This is a superbly all-original guitar and cleaner than most for its 65+ years on the planet, with only some light wear overall and no repairs or alterations. It appears in lightly played condition; The finish shows typical small dents and dings, but only a few tiny chips go down to the wood below. There is a bit more scuffing to the back of the body than the face, but no serious belt-buckle wear as is often encountered. The only notable areas of finish worn to the wood are on the bass side of the neck between the third and fifth frets with a few smaller spots on the treble side. The top shows very little checking, the headstock face has some check lines but none of the clear lacquer over the inlay has flaked off.

There is typical wear to the gold plating, notably on the ends of the bridge and most heavily on the stop tailpiece where much of it is worn away from the top from players' hands resting there. All electronics, wiring, and hardware remain original and untouched including the waxy "Grey Tiger" branded caps. The only notable oddity on the instrument is what looks like a small factory plug in the wood on the back just above the switch plate; this may have filled an errant screw hole or just a dink in the body during construction. It is under all finish coats; in fact the guitar shows no evidence of any later finish work ever performed and blacklights perfectly.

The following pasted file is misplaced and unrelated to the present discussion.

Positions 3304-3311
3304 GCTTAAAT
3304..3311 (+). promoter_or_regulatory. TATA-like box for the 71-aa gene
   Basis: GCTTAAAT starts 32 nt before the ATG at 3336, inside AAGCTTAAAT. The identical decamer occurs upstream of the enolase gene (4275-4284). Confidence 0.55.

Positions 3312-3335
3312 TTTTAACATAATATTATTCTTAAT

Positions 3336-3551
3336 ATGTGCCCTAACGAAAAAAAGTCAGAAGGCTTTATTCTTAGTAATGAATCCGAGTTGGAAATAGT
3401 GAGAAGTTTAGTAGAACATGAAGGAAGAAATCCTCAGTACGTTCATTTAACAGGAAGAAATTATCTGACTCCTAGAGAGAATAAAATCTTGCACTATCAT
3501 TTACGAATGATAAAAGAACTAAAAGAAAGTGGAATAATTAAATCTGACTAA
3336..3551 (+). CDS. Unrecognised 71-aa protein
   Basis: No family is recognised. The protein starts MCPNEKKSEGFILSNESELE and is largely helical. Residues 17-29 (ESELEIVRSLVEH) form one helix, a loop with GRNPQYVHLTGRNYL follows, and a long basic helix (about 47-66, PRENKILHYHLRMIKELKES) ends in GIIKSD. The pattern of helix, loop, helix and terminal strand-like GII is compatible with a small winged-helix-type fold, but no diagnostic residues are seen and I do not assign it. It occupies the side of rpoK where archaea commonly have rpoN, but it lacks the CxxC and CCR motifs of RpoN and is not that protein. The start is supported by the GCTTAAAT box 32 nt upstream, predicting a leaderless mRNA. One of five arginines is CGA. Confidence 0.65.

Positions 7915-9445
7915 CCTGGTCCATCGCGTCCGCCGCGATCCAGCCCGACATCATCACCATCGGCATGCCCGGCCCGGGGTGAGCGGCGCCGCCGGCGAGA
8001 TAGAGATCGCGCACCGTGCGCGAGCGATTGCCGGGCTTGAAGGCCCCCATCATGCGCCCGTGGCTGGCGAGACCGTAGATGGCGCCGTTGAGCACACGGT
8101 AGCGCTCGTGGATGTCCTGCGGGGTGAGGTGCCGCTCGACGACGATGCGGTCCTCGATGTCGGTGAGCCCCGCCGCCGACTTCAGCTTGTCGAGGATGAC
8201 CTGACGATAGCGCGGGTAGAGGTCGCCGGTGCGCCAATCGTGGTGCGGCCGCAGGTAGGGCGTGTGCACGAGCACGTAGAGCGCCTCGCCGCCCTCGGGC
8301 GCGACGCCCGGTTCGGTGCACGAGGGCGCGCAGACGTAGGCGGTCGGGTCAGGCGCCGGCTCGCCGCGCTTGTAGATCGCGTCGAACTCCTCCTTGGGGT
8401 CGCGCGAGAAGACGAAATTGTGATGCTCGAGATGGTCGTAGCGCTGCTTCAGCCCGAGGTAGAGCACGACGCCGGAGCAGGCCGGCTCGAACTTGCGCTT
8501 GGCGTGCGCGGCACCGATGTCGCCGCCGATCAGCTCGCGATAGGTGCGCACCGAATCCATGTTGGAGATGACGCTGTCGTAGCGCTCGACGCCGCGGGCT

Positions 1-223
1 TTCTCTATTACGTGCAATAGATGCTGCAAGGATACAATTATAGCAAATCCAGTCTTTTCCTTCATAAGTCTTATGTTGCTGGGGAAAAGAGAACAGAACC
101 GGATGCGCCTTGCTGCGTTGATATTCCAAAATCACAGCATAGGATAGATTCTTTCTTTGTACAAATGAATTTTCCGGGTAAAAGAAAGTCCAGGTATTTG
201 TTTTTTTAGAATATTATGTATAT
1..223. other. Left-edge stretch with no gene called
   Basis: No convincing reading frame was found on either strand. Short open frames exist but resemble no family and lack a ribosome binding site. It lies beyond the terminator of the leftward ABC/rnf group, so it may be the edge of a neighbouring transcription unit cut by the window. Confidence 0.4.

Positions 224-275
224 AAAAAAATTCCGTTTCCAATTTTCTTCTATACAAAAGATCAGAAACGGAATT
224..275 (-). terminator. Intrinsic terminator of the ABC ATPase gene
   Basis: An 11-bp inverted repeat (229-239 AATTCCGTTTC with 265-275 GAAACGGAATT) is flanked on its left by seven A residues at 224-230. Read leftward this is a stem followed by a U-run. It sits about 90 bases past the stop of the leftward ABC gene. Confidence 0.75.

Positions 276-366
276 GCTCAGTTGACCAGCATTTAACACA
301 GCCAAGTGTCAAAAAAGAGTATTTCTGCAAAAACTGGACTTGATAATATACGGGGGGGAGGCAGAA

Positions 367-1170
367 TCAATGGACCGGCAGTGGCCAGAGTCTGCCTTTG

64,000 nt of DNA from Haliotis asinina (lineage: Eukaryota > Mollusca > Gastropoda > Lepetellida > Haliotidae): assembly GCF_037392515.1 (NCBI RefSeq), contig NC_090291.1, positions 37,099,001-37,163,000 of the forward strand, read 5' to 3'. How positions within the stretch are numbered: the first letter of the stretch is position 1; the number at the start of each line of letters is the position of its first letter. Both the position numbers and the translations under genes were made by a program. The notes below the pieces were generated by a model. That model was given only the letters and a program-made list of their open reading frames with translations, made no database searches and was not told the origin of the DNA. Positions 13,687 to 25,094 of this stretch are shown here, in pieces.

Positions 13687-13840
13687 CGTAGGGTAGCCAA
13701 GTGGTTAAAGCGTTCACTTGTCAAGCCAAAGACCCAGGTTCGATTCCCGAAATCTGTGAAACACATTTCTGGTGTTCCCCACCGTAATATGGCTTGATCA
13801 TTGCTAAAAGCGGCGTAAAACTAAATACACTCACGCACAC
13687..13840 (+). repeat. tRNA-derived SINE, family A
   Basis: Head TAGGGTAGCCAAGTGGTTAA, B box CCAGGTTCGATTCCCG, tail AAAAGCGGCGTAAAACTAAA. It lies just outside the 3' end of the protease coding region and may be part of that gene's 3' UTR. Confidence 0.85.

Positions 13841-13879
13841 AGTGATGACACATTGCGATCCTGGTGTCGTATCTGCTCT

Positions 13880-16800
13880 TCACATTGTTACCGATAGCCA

The original "fretless wonder" frets are still intact; many of these Customs have been refretted over the years so this is a fairly rare unaltered survivor. There has possibly been a grind and polish in the past, although these frets were set so low to begin with it can be hard to tell. The wire shows some minor wear and guitar plays fine as it is, within the constraints of the minimalist fret situation. As noted many modern players would prefer new frets and this can be arranged as needed.

On the whole is absolutely one of the nicest 1950s Les Paul Customs we have seen, only lightly used for its age. Both pickups have plenty of sing and the instrument has a very powerful sound both clean and cranked. This is a truly lovely example of Gibson's fanciest 1950s solid-body complete in the clean original yellow-lined black pebbled case. Excellent Condition.